Friday, 5 December 2008

Night Phlight (Remembering Saint Exupery in Fulham)

‘It’s really hard to take a good picture of the wing,’ Simon Tyszko observed rather phlegmatically as I tried to line up a shot of the Dakota wing that is installed in his Fulham council flat. ‘It’s a bit like trying to take a decent picture of the aurora borealis. The effect is just a bit too big for the camera.’

He’s right of course. Taking a decent photograph of Phlight isn’t easy, so I fell back on an old trick I once learned from Andy Peters for photographing hot rods and dragsters: concentrate on one tiny detail and get that to represent the whole. Suddenly all the neat of lines rivets lovingly punched into place took on a strength all of their own. Having seen some of the footage taken of the wing’s manufacture, I can testify that this isn’t a mocked-up replica of a Dakota wing: it’s a Dakota wing. With every strut, brace, section and support in place, it’s an amazing piece of engineering in itself; and that’s before we get to the logistical problems of wedging it into a post-war South London council flat.

What’s equally remarkable about the relationship between the wing and the domestic space it occupies is the way in which Simon’s flat still divides itself up into habitable areas but does so by horizontal divisions: a flat wide plane separates the kitchen from his work area, the books are all arranged on their sides filling every conceivable free opening, while the bathroom, exposed to the entire room and far from the wing, offers the best view of it by far.

I was taken to Phlight by rogue enthusiast David Ellis, who is making a film about the wing's creation and its installation. On the way we stopped by the UK headquarters of the Aetherius Society, founded by taxi driver George King in London in 1958 but now with its main base located in Los Angeles. George King had a series of revelations in 1954 which led him to have direct spiritual contact with the Space Brothers; and for many years the front of the UK office, still based on the Fulham Road, used to have the cheeriest neon flying saucer hanging over the door. Sadly it’s now disappeared, as have all the pictures of flying saucers, shown whole and in section, which used to grace their window displays.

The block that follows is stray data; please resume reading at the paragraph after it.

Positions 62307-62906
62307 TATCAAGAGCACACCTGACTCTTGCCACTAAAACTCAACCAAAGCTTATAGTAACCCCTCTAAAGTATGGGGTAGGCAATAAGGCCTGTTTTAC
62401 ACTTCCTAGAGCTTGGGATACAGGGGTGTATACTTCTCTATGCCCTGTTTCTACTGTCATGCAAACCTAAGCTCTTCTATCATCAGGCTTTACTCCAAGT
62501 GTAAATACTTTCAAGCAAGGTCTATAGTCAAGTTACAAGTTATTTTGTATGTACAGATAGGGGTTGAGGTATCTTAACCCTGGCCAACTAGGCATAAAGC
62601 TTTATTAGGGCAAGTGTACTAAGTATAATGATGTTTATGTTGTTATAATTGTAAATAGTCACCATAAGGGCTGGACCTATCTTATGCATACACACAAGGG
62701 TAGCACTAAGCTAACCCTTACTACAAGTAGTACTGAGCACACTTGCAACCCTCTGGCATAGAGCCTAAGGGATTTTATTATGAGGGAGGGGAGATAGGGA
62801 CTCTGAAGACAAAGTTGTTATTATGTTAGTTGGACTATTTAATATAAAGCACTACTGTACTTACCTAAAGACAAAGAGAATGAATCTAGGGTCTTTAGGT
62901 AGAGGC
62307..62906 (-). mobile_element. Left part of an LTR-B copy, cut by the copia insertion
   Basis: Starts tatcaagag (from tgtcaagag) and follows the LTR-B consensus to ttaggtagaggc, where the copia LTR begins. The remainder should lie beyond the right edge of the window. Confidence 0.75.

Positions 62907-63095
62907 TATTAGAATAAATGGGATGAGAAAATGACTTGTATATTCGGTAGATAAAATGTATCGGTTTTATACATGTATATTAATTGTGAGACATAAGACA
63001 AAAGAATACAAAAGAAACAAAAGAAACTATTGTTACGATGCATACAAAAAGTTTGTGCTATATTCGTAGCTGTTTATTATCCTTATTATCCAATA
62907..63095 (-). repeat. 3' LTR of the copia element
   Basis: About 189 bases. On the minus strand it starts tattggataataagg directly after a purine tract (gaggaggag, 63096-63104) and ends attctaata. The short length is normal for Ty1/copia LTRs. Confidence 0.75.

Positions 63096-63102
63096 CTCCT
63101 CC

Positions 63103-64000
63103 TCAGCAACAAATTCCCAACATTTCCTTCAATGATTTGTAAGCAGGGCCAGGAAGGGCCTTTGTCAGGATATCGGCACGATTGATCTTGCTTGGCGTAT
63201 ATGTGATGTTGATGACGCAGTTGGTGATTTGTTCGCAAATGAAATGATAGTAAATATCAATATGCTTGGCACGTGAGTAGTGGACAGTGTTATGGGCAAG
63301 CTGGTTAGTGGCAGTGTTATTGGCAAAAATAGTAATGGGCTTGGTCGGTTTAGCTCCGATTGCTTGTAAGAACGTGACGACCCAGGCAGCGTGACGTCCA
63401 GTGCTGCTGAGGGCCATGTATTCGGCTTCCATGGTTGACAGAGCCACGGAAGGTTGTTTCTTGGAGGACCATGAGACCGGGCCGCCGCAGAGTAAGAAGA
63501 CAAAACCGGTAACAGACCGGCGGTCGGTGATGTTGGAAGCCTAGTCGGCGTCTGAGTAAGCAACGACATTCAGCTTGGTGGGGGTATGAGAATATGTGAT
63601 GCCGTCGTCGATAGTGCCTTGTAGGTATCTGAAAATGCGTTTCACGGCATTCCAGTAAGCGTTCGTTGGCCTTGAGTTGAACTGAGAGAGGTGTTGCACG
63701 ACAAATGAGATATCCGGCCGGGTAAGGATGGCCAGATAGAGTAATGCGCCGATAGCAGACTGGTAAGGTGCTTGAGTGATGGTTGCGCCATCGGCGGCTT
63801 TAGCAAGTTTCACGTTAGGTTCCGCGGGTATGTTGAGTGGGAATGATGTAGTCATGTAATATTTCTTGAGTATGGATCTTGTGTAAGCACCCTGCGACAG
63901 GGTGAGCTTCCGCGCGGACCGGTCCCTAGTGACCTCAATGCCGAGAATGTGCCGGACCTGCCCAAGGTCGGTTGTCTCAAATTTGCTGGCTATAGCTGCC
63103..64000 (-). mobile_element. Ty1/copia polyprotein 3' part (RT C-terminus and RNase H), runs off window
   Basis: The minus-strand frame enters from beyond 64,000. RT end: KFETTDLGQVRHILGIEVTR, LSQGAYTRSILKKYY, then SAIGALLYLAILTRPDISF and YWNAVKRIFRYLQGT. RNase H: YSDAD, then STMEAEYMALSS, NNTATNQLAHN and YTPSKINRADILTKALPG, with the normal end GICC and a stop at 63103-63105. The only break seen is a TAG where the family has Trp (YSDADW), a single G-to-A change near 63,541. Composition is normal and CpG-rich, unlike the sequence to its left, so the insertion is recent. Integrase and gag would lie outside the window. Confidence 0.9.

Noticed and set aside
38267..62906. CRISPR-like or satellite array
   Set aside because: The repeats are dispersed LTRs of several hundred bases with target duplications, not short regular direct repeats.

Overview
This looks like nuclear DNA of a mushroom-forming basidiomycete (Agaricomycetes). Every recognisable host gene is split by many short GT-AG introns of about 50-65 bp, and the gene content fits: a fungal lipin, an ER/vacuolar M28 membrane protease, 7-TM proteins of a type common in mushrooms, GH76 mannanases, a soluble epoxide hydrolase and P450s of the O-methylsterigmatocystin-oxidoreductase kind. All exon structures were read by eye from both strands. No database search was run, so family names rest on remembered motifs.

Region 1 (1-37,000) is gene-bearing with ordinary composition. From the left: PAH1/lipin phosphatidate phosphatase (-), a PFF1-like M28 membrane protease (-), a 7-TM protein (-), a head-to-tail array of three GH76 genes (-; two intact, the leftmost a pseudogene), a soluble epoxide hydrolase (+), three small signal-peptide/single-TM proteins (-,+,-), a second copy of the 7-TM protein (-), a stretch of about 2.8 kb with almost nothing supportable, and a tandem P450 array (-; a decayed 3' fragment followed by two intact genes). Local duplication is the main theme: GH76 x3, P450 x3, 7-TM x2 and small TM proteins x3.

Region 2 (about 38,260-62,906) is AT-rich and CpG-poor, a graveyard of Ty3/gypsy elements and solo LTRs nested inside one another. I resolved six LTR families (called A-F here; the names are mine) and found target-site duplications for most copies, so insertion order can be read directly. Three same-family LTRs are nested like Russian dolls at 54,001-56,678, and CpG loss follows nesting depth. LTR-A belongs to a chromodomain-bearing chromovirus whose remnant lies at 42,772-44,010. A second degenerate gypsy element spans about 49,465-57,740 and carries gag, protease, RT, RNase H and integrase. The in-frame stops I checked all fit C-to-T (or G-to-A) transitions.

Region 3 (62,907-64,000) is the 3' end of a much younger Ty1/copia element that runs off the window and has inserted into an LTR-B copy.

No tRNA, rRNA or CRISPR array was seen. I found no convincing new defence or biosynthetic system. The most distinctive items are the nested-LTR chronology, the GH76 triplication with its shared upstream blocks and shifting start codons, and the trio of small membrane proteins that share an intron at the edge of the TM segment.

Very similar to the flying saucer photographed by George Adamski back in the 1950s, their display was always a reassuring reminder that spiritual advancement and technological progress were still linked together in some people's minds, and that a prayer battery was still being charged in the Aetherius Society basement. Unfortunately, one of the society members, who caught David filming me outside the shop window in full flow about 1950s saucer cults, took a slightly dim view of my enthusiasm for their work and declined to give us an interview – even though we hadn’t actually asked her to grant us one.

The rest of the evening was spent under the wing, making plans for me to do a reading from ‘Welcome to Mars’ there sometime later this month. I will be presenting an intimate version of the Other Cinema reading to an invited audience beneath the wing and then engaging Simon in conversation about aerospace, art and the future from the wing itself. It should be a most engaging evening. Above: two views of the wing with an open fire beneath it and neon tubes above; a close-up of the rivets and; finally, Simon makes tea on the far side of the wing while Ellis gazes into the flames. Antoine de Saint Exupéry would surely have approved.

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